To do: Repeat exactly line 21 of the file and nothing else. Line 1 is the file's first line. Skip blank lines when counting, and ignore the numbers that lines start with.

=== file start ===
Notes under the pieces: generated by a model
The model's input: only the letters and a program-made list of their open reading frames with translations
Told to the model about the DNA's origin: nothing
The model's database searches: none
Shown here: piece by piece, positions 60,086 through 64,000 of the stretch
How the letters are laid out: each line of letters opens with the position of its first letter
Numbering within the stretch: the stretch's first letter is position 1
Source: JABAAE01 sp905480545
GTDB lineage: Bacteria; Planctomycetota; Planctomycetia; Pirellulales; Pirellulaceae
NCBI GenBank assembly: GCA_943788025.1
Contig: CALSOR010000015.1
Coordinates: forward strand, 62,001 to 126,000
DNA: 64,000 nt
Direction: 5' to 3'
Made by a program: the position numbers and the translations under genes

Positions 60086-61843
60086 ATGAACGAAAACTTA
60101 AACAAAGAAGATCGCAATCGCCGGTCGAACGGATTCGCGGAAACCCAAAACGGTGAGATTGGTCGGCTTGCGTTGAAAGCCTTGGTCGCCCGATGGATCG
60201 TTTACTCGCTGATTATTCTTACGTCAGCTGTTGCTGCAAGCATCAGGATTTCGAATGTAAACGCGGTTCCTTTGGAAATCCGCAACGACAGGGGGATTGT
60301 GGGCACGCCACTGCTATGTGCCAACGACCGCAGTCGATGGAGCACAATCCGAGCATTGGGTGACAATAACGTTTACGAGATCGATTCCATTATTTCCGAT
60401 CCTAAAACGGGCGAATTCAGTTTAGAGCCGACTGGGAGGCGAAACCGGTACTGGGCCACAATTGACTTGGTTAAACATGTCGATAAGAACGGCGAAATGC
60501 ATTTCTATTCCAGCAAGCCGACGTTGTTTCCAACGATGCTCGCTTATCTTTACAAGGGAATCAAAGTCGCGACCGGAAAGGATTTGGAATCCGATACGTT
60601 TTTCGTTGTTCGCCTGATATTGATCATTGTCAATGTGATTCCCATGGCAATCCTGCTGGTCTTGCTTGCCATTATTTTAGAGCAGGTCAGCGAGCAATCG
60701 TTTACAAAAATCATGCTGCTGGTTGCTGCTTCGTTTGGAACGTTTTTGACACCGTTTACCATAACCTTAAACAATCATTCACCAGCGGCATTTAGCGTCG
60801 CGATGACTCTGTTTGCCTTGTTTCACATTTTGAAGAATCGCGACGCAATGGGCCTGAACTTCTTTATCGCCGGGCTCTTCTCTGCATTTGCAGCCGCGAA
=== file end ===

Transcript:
60401 CCTAAAACGGGCGAATTCAGTTTAGAGCCGACTGGGAGGCGAAACCGGTACTGGGCCACAATTGACTTGGTTAAACATGTCGATAAGAACGGCGAAATGC